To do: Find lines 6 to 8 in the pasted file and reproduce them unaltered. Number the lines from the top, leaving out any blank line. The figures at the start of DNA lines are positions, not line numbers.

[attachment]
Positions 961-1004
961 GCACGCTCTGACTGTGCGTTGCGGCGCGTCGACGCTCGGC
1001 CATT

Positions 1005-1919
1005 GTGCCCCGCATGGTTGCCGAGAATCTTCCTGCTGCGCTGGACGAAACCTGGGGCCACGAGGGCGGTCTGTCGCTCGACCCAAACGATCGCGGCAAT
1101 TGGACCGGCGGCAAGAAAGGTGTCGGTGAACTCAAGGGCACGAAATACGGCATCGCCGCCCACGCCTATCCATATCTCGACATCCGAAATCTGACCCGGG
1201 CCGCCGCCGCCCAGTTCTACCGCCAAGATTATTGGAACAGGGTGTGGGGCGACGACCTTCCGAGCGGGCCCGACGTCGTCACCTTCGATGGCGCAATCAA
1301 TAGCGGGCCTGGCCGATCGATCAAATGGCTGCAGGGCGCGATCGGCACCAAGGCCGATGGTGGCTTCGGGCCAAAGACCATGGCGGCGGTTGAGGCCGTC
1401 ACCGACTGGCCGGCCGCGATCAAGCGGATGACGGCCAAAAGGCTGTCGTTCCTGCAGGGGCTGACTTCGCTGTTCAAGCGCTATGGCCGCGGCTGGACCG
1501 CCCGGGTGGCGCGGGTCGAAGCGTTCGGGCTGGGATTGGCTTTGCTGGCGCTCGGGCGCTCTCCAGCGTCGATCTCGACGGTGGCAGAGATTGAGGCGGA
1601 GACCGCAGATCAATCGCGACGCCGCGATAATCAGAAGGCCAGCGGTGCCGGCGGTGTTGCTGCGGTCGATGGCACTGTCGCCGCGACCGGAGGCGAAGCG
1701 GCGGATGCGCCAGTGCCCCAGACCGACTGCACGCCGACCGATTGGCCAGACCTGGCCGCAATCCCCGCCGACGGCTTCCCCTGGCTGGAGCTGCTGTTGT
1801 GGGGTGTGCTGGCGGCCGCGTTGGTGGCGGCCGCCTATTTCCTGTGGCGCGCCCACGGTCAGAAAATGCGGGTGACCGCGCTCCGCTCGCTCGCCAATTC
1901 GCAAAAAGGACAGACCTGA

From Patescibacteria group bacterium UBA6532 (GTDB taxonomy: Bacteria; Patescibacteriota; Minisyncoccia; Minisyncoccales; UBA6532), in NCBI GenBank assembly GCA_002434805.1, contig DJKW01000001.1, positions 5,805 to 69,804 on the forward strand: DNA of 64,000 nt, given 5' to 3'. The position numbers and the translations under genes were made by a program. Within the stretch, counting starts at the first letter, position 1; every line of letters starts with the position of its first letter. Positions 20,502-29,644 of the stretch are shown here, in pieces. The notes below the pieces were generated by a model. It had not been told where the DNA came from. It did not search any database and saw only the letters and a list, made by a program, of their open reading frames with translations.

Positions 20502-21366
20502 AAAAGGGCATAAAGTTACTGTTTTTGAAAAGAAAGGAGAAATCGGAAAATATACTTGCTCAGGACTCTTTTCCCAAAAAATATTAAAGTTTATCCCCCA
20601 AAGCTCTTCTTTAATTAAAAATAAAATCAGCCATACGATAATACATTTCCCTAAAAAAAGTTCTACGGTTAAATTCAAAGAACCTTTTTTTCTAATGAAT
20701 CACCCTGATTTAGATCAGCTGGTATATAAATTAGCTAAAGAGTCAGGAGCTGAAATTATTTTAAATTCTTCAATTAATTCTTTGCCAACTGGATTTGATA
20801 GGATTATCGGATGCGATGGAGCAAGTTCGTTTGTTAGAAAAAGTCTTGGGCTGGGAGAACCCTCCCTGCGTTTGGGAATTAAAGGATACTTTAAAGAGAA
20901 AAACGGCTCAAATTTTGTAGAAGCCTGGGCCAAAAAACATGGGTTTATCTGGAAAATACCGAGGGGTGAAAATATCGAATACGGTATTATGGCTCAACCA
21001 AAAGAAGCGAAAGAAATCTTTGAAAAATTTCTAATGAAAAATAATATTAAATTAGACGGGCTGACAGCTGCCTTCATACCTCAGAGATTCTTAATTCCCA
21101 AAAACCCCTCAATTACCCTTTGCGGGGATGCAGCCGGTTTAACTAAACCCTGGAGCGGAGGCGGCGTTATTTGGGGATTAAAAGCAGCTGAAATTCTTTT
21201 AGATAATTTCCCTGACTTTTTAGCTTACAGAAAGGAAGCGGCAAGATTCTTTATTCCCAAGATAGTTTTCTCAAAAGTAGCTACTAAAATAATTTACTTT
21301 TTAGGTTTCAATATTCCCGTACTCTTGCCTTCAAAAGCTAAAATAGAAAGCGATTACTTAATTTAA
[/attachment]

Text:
1101 TGGACCGGCGGCAAGAAAGGTGTCGGTGAACTCAAGGGCACGAAATACGGCATCGCCGCCCACGCCTATCCATATCTCGACATCCGAAATCTGACCCGGG
1201 CCGCCGCCGCCCAGTTCTACCGCCAAGATTATTGGAACAGGGTGTGGGGCGACGACCTTCCGAGCGGGCCCGACGTCGTCACCTTCGATGGCGCAATCAA
1301 TAGCGGGCCTGGCCGATCGATCAAATGGCTGCAGGGCGCGATCGGCACCAAGGCCGATGGTGGCTTCGGGCCAAAGACCATGGCGGCGGTTGAGGCCGTC